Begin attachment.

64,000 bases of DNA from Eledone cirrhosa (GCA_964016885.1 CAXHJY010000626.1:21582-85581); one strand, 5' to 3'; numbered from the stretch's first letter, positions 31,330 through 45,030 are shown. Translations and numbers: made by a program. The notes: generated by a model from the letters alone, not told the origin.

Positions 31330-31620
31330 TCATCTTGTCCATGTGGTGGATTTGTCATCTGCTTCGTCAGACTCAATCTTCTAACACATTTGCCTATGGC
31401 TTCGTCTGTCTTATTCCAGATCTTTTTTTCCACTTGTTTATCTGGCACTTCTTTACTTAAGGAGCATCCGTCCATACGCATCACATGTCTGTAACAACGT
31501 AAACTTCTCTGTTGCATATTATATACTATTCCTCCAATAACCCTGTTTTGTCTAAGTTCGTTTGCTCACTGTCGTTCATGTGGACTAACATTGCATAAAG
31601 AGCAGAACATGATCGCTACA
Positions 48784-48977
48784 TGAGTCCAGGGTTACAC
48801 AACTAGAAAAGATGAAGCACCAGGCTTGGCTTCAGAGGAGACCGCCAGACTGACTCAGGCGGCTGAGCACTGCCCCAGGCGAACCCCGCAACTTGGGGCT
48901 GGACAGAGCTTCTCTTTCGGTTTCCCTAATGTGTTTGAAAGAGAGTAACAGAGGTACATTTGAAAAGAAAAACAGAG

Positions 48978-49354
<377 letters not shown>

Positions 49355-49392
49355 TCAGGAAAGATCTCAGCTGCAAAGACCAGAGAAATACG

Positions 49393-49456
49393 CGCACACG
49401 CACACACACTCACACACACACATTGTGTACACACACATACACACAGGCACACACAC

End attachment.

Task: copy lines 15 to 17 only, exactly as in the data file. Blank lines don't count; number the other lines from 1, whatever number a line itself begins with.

Positions 49393-49456
49393 CGCACACG
49401 CACACACACTCACACACACACATTGTGTACACACACATACACACAGGCACACACAC